Greetings from The Slave Detective,
I have just returned from the USA addressing students in Georgia and Tennessee. Many thanks to all those who filled the venues and asked great questions. I may post some of them on future blogs.
One of the questions repeatedly asked was ‘How Many Victims are there?’
That of course is ‘THE’ question. Most figures are what I call ‘guesstimates’. Guess how many Drugs Dealers are in your town and I may be able to come up with a more accurate number. There are few that would argue that the number isn’t huge.
The Solicitor General of The UK release a letter this week titled:-
About halfway down the letter he states that victims who were referred to the ‘System’ in 2011 were :-
” 946 potential victims of human trafficking including 234 child victims were identified in the UK by the NRM.” (National Referral System). This is of course not the full picture but gives how many new victims came forward for 2011.
This means that in the UK there are almost three people a day actually identified as victims. Almost one child a day.
Remember these are actual victims that have been referred for help.
The report states:-
“The numbers of people trafficked and the source, transit and destination countries continue to change and evolve as traffickers seek to exploit new and more profitable opportunities.
It is therefore crucial that we monitor the constantly changing pattern of human trafficking to and in the UK, in order to support victims and deter and disrupt traffickers. ”
The report also goes on to say other interesting facts.
As I published before there were only eight prosecutions for Human Trafficking in 2011. It appears that this is acceptable!
“Ministry of Justice data for England and Wales in 2011 shows that the number of defendants found guilty, on a principal offence basis, for human trafficking offences (this means that the human trafficking count was the most serious on the indictment), was eight. In 2010, it was 16.”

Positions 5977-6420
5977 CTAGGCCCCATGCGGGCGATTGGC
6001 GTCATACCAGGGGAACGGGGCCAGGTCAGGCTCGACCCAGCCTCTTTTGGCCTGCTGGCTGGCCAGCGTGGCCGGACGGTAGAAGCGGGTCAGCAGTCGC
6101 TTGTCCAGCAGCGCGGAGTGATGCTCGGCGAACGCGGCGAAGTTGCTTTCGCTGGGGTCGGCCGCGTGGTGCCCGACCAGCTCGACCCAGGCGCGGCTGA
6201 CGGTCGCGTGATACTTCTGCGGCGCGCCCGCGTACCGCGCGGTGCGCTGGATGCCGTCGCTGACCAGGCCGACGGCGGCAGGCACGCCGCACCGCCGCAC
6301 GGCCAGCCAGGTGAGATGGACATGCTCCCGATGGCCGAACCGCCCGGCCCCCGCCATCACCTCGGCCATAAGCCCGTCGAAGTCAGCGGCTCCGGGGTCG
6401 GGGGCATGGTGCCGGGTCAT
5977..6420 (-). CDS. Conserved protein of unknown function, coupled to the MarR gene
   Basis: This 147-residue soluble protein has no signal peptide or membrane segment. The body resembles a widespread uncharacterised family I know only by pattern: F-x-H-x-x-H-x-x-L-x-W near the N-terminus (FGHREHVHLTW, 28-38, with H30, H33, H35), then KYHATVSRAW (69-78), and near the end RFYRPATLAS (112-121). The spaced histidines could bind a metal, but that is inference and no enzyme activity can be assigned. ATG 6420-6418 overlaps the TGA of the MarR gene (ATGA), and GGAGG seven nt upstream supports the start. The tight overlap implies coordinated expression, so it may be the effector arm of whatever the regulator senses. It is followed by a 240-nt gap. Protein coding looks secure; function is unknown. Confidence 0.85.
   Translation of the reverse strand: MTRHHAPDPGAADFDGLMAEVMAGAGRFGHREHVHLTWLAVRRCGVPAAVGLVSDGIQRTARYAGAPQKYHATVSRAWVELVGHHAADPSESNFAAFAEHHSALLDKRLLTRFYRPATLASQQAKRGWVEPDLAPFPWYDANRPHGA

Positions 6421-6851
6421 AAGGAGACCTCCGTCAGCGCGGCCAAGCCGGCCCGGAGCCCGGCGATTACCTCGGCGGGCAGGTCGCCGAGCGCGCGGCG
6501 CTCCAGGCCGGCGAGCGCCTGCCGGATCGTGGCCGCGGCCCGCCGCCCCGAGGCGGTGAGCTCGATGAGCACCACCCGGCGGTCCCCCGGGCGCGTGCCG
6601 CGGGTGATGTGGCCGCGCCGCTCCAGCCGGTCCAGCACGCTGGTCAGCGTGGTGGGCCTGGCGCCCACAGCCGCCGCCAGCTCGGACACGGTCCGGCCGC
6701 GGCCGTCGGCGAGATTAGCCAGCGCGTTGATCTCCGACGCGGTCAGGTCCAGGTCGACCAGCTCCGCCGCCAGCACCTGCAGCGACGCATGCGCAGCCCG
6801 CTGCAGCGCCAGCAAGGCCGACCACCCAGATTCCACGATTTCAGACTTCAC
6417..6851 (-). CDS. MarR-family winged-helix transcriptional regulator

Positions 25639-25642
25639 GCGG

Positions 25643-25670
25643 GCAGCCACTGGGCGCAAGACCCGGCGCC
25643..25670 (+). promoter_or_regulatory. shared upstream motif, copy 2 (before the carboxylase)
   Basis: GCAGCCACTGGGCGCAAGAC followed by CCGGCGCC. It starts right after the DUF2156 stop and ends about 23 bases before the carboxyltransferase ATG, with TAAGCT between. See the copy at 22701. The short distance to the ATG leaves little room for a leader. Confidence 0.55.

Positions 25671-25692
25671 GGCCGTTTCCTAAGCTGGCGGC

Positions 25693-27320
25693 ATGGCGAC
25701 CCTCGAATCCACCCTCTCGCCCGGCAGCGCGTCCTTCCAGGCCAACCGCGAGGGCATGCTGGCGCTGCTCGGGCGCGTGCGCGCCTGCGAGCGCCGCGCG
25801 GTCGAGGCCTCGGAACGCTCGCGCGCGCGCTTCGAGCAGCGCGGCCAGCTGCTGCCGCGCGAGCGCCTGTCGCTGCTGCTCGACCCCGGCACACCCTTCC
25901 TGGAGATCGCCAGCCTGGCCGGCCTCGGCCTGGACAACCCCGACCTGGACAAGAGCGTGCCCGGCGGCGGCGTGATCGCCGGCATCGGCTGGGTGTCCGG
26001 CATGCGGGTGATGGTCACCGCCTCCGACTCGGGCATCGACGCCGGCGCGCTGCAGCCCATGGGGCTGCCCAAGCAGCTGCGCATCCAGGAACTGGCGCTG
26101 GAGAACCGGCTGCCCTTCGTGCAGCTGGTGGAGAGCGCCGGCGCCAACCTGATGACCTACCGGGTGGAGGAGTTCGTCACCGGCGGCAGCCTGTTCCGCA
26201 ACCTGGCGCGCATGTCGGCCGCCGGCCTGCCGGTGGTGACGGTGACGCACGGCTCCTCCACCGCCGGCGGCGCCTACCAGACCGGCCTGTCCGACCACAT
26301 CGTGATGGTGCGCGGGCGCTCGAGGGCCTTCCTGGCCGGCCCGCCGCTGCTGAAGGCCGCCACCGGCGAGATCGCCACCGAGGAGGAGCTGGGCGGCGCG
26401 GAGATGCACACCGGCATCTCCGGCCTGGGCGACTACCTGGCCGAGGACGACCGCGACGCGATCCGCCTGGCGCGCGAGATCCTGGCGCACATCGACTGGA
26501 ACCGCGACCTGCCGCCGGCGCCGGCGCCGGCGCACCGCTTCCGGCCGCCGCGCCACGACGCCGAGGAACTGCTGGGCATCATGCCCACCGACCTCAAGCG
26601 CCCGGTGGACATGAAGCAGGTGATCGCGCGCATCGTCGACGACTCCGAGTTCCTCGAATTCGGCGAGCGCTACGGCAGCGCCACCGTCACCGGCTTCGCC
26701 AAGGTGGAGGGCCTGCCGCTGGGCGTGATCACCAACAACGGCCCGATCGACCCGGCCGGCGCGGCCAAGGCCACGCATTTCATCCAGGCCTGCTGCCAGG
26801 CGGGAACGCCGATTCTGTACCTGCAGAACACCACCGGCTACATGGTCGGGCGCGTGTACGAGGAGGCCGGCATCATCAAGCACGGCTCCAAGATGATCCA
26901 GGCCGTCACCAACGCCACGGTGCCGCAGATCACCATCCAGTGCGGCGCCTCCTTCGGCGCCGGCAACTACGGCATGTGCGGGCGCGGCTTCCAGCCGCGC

“While these were the numbers of convictions for specific trafficking offences, they do not include all traffickers convicted – this is because many traffickers are convicted for alternative, but related, offences.
Data from the Crown Prosecution Service’s systems, although less robust, gives an indication of the number of defendants convicted where there was an original charge for trafficking but where that particular charge was subsequently dropped or amended, or where the defendant pleaded guilty to or was convicted of an alternative offence. The data generated by this approach shows that the number of defendants charged was 142 in 2011-12 (in 2010-11 that figure was 103). Two thirds of those defendants were convicted, which equates to 94 defendants.”
This means that we have officially gone back to ‘the bad old days’! This was where, as a prosecution agency, we drop the more serious offence of Human Trafficking (14yrs max imprisonment) for much lesser offences, often Controlling Prostitution in Sexual Exploitation Cases (7yrs).
This was something leveled at the Police when I set up The Human Trafficking Team in 2006. The POPPY Project pointedly stated that nothing would change by creating the new team and that victims would continue to be labeled as ‘prostitutes’ as a result of such action rather than survivors.
This stance changed when they realised the The Human Trafficking Team investigated Human Trafficking. We never accepted plea’s of guilty to lesser offences but empowered the victims by convicting their traffickers.
The letter concludes with:-
“To conclude, I would like to reiterate the point I have made before: human trafficking is a global issue. The UK takes the issue seriously and uses the international framework to properly create and apply domestic legislation.”
It then lists the measures being taken. Read the letter it is enlightening. I think it makes depressing reading as there is little justification as to why the response is so poor. Nor does it offer any robust replies for dealing with trafficking.
I challenge that “the issue is being taken seriously”. I suspect we are back to dealing with the problem as cheaply as possible.
The Policing Budget has been slashed by 20% in London. I suspect that Crown Prosecutors have also had their purse strings tightened so that Specialist Prosecutors are not available for such cases and they get overlooked.
If the UK wants to tackle the problem seriously then get tough and prosecute for the much more serious offences
I wonder if The USA takes the same stance? I hope the TIP Report (Trafficking in Persons) for 2013 does not reflect this and that the USA leads the world on a tougher stance. The audiences I spoke to seemed to want this.